The closing of the Boston Phoenix should hit me hard — it was my first professional gig as a film (and theater) critic, and I stayed nearly three years in the early eighties, before decamping for the Village Voice. I was thrilled every minute of my time there. No hyperbole: every minute. Naively or not, I felt it was everything I’d ever dreamed of in a place of work —loose, quirky, but with a sense of mission. A mandate to be smarter, more idiosyncratic, fearless. But I haven’t read it in years, even though it continued to publish many gifted writers. I think I stopped because it didn’t seem “special” anymore, because alternative journalism doesn’t mean what it did back then. Most journalism — almost everything on the Internet — is “alternative.” We won, and the Phoenix, I guess, finally lost.
As Boston After Dark, it rode in on the counterculture, when the Times was the “Gray Lady” and the Boston Globe often viewed (perhaps unjustly) as a repository of conventional wisdom. You could write long in the Phoenix. You could write “fuck” in the Phoenix. You could make fun of the Globe and the Times. The enterprise, admittedly, was hardly pure. It had been taken over by a former writer named Stephen Mindich — at which point many of the original staff quit and set up a rival publication called The Real Paper. That story was colorfully fictionalized in Joan Micklin Silver’s film Between the Lines, which I saw in the theater three times while writing for the Harvard Crimson — then also imbued with a lefty-counterculture spirit and a lot of roguish individualists. I loved the onscreen cynicism of John Heard’s investigative reporter and the flakiness of Jeff Goldblum as the celebrity rock critic and the cast that included Lindsay Crouse, Jill Eikenberry, and Bruno Kirby.
But I didn’t get a job at The Real Paper. It was the Phoenix that was looking for a third-string theater critic and later a fourth-string film critic. I made $35 a review. I was in heaven.
The lowly freelancers had little contact with Mindich, who once told an editor who complimented his sweater that it “cost more than you make in a week.” Mindich also worked diligently and successfully to keep the writers from unionizing. There were rumors — never proven — that he helped drive The Real Paper out of business. But he let us all write what we wanted, for which I am still grateful.
There wasn’t a single hack at the Phoenix when I was there — no one who didn’t care deeply about his or her prose. My first editors, Carolyn Clay (theater) and Stephen Schiff (film) still rank among the best I’ve ever had. The Phoenix (and Real Paper) had been a place for critics like Janet Maslin and David Denby and Jon Landau to shine. Lloyd Schwartz was and is brilliant on classical music. Charlie Pierce — now a superlative political blogger for Esquire — was there, along with writers I deeply admire such as Gail Caldwell, Caroline Knapp, Laura Jacobs, Michael Sragow, Scott Rosenberg, Josh Kornbluth. I’m forgetting many others, but not my colleague on the film desk, Owen Gleiberman, who was among the most generous and convivial I’ve ever known. We’d go out and see movies and come back breathlessly to report. The people at the top of the masthead weren’t friendly, but we — or at least I — didn’t need them because the Phoenix let me find my own voice. I could try anything and see if it would fly. Ads — including Personals — paid for a lot of what we did, but for the most part the writers didn’t have to deal with that side. (For the most part: a rapacious theater-chain poobah now and then made his feelings known.) Although I write now for a mainstream magazine, I think I’m still an “alternative” journalist — largely thanks to the spirit of the Phoenix and the memory of people whose work I still cherish.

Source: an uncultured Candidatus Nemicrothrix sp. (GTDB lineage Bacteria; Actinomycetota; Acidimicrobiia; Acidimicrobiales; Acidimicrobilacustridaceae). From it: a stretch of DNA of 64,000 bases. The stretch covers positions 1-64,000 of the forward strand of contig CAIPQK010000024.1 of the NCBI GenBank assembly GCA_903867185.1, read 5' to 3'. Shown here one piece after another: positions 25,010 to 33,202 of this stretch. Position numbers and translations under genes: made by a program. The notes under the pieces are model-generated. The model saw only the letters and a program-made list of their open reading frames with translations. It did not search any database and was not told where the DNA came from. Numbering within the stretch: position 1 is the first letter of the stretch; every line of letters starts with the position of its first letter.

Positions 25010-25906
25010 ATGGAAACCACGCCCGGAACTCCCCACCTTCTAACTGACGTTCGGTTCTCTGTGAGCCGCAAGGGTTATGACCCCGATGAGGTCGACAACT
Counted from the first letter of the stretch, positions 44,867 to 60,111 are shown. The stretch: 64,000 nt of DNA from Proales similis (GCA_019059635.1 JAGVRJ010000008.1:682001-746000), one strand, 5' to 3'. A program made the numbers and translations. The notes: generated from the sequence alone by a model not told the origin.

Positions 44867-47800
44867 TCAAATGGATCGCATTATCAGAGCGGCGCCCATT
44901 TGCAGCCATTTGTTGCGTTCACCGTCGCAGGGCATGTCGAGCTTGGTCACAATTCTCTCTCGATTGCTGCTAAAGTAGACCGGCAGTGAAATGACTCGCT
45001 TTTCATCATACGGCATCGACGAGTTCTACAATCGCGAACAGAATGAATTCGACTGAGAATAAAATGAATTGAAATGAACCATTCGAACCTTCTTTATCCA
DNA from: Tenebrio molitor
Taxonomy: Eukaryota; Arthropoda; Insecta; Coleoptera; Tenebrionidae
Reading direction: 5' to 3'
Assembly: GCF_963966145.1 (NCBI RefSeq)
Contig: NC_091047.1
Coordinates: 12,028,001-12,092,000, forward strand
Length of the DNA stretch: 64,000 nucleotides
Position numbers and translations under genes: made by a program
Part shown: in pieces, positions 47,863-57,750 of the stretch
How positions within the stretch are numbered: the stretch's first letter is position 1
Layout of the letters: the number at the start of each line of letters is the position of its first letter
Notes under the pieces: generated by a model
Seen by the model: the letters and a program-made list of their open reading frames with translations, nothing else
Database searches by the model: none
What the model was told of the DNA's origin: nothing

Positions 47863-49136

When a few years back the Voice was bought out by the New Times syndicate and began shedding long-time writers and editors it sent a message to the world. You couldn’t do what you wanted to do in “alternative” journalism anymore. You had to behave. Sure, it made for less self-indulgence (and shorter pieces). But it made — ironically — alternative journalism seem less alternative than blogs, in which writers could think of themselves as cult figures and often be correct rather than grandiose. Without that sense of danger — and at a time when readers don’t need Personals or listings in print form — the Boston Phoenix didn’t have a reason for being.
No, that’s wrong. Good writing and reporting is always its own reason for being. Its being just didn’t have the same urgency. It wasn’t what I remember — and no doubt romanticize: a beacon.
This post has been revised since first publication.